STEAM ENGINE:  Don Bodine with help from Clayton Bodine and Christy Dunbar (who did double duty at the train station) had his Minneapolis traction engine fired up.  Don explained how the steam engine worked and students viewed the fire in the fire box and heard the whistle blow.

 

CORN GRINDING STATION:   Tom Swanson and Bob Folk demonstrated how ear corn is shelled off the cob using a corn sheller.  Then John Carrell and Ken Evans showed students how the corn is ground into corn meal.  Small bags were filled with the meal and passed out to take samples home.  John Byroad had his burr-mill and sheller on display also.

 

Helen Petty covered the activities with her camera  snapping pictures all day.  Dave Sims and his daughter Courtney directed the students to the various stations.  Little Courtney got to “ride on her dad’s shoulders” most the time.  Bet Dave was tired that evening!  Joe Fry, Jim Manlief, Jim Petty and Pam Evans were our “floating” helpers by helping where needed through out the day. 


Two buses from Southeast Fountain Elementary arrived just after Attica and Covington buses pulled away.  All the students from the school had on matching blue T-shirts.  It seems that this year, the school was able to get some grant money and schedule several field trips for their fourth graders.  Each field trip was printed on the shirt (Illiana’s included) and the students wore them on their trips.  This made it easy to identify their students when other schools were involved.  Great idea!  We were fortunate to have news coverage from the Danville Commercial News and The Fountain County Neighbor newspapers.   Art Petty received a generous check for $600.00 from a representative from Tipmont  REMC.  We received a grant from their “Operation Round-up” Program.  Thank you REMC!  After the buses pulled away, everyone gathered by the clubhouse to enjoy a delicious meal of ham and bean that Ted Stout had cooking by the blacksmith building.  Joan Fry had some “sandwich fixings” and side dishes.  Topping off the meal were some tasty cakes supplied by Joan and Carol Stout.  M-M-M-Good food again!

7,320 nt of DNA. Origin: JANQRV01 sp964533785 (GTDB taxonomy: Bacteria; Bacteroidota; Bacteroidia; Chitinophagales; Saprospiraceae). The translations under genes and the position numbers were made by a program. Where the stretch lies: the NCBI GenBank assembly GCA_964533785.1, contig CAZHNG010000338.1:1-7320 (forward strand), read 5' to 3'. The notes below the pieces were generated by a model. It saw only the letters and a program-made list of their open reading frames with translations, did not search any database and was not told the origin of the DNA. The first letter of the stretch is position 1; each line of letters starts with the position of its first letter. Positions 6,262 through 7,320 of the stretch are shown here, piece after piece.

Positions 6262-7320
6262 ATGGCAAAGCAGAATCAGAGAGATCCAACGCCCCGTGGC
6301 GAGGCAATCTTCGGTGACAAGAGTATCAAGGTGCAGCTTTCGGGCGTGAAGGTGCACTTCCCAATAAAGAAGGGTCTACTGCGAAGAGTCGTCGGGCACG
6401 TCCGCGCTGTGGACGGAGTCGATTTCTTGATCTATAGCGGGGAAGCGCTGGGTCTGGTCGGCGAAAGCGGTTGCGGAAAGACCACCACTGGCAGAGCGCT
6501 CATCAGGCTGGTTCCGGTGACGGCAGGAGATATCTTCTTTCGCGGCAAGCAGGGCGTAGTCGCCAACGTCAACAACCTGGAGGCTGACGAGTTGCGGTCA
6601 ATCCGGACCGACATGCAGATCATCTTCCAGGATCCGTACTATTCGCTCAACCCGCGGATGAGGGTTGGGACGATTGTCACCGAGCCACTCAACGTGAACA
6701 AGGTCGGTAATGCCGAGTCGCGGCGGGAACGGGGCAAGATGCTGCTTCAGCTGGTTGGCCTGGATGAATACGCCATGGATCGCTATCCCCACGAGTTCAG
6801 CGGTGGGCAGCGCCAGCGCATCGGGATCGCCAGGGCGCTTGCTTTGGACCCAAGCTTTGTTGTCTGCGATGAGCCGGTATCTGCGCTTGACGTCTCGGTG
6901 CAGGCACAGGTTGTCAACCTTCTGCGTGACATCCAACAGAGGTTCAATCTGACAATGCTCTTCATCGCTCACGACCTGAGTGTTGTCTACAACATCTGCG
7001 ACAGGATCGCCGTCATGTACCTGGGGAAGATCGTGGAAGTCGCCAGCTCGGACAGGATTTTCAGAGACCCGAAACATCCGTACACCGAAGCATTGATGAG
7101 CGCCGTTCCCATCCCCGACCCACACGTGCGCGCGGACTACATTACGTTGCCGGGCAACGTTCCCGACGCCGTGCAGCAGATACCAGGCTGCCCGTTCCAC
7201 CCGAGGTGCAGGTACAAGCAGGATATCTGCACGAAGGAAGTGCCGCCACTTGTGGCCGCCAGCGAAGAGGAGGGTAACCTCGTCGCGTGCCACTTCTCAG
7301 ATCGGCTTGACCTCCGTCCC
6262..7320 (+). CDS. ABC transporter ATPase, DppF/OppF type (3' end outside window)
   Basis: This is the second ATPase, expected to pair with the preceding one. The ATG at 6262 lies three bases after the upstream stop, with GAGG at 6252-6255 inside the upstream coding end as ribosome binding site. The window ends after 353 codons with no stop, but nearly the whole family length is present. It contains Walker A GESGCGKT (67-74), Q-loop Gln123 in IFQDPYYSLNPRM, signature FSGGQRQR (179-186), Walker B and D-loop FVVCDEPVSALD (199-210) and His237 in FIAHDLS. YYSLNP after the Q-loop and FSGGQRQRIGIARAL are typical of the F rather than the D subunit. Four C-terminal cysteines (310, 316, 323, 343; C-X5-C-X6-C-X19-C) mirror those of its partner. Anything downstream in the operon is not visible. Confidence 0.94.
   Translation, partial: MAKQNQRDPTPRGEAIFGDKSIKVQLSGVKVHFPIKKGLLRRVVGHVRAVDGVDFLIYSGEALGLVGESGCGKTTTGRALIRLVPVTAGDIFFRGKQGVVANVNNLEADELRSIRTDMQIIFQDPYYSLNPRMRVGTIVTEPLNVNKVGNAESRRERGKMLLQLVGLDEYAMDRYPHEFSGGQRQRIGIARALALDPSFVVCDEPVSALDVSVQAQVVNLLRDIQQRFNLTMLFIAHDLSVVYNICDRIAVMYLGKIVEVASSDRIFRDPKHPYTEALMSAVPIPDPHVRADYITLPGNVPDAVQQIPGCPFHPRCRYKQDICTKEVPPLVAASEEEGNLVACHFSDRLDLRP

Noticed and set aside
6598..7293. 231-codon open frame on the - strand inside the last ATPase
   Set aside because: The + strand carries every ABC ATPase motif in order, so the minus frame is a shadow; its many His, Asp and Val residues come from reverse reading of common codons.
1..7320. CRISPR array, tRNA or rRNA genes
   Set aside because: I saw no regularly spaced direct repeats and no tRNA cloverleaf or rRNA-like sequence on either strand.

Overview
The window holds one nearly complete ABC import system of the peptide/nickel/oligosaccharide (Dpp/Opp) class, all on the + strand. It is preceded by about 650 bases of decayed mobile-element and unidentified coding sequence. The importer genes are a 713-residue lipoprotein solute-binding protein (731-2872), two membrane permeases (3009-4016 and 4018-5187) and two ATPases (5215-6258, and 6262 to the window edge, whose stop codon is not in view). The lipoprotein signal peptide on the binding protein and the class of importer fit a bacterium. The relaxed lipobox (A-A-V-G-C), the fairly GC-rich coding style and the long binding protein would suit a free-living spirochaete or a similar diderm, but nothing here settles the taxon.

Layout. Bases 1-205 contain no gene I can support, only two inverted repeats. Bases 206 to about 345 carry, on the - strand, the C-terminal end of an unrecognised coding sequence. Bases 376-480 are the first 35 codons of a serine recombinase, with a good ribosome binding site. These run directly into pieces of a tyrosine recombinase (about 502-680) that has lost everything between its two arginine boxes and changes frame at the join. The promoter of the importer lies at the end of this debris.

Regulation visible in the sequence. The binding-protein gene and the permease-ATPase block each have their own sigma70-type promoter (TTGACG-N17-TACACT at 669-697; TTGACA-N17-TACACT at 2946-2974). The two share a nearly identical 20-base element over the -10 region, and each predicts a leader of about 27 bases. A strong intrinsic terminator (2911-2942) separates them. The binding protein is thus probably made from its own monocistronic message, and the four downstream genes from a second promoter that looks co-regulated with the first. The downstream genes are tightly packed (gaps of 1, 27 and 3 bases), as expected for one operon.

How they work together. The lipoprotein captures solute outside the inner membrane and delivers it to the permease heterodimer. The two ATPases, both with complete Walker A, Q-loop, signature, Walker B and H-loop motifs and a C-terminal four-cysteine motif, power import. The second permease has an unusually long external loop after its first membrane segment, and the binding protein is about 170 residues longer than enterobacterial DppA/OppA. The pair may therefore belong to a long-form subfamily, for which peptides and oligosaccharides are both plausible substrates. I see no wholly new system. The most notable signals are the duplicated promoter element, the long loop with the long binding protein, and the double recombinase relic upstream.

Clean up was soon under way with everyone pitching in.  We’d like to thank everyone who helped on the week-end to get the clubhouse and grounds ready, for all the help throughout the History Day and for all the help cleaning up!  We also want to thank all the ladies who “sewed their hearts out” making the souvenir bags!  But, most of all: Thanks Art Petty and Joan Fry who organized this whole event!   If by chance I have missed some one who worked and was not mentioned, I apologize, as it was not intentional.  One last note: It was nice to see a gathering of members who camped the week-end.  It looked like they had a good time!